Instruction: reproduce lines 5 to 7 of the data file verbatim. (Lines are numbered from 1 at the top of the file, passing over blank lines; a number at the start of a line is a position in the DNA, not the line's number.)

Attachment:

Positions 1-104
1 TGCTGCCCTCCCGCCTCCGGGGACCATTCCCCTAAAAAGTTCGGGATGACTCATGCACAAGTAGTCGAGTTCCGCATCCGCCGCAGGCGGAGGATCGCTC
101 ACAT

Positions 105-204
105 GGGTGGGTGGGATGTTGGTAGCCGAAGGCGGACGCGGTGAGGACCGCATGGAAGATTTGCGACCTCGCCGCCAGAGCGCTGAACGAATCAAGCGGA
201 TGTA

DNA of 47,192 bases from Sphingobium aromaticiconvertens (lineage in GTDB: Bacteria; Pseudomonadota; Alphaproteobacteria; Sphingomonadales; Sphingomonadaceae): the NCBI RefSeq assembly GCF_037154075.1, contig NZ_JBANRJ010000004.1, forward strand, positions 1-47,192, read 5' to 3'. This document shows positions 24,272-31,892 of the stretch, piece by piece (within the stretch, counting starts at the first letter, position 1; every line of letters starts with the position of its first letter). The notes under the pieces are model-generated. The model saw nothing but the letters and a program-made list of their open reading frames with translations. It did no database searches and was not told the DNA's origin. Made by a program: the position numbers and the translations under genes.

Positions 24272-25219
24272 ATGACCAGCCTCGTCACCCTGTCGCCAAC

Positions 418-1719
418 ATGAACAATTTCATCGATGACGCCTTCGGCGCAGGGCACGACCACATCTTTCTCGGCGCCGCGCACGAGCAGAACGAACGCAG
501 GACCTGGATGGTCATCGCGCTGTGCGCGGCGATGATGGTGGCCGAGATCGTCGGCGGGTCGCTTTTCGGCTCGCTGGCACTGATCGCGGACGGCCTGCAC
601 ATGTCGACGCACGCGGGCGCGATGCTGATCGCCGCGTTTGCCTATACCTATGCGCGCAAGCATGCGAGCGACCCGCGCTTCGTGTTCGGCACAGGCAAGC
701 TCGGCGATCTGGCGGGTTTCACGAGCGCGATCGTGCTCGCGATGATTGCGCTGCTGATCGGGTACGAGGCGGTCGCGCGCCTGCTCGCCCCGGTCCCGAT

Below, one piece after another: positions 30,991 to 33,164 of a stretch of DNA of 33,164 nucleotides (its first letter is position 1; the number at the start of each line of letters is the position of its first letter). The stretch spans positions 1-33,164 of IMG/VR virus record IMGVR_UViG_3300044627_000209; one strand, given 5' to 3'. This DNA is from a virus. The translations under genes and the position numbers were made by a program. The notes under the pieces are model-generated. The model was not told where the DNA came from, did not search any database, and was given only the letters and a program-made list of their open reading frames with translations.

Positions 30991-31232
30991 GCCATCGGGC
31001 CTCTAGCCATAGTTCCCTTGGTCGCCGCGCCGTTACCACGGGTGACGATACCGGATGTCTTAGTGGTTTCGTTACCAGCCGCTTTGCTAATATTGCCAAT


105 GGGTGGGTGGGATGTTGGTAGCCGAAGGCGGACGCGGTGAGGACCGCATGGAAGATTTGCGACCTCGCCGCCAGAGCGCTGAACGAATCAAGCGGA
201 TGTA

DNA of 47,192 bases from Sphingobium aromaticiconvertens (lineage in GTDB: Bacteria; Pseudomonadota; Alphaproteobacteria; Sphingomonadales; Sphingomonadaceae): the NCBI RefSeq assembly GCF_037154075.1, contig NZ_JBANRJ010000004.1, forward strand, positions 1-47,192, read 5' to 3'. This document shows positions 24,272-31,892 of the stretch, piece by piece (within the stretch, counting starts at the first letter, position 1; every line of letters starts with the position of its first letter). The notes under the pieces are model-generated. The model saw nothing but the letters and a program-made list of their open reading frames with translations. It did no database searches and was not told the DNA's origin. Made by a program: the position numbers and the translations under genes.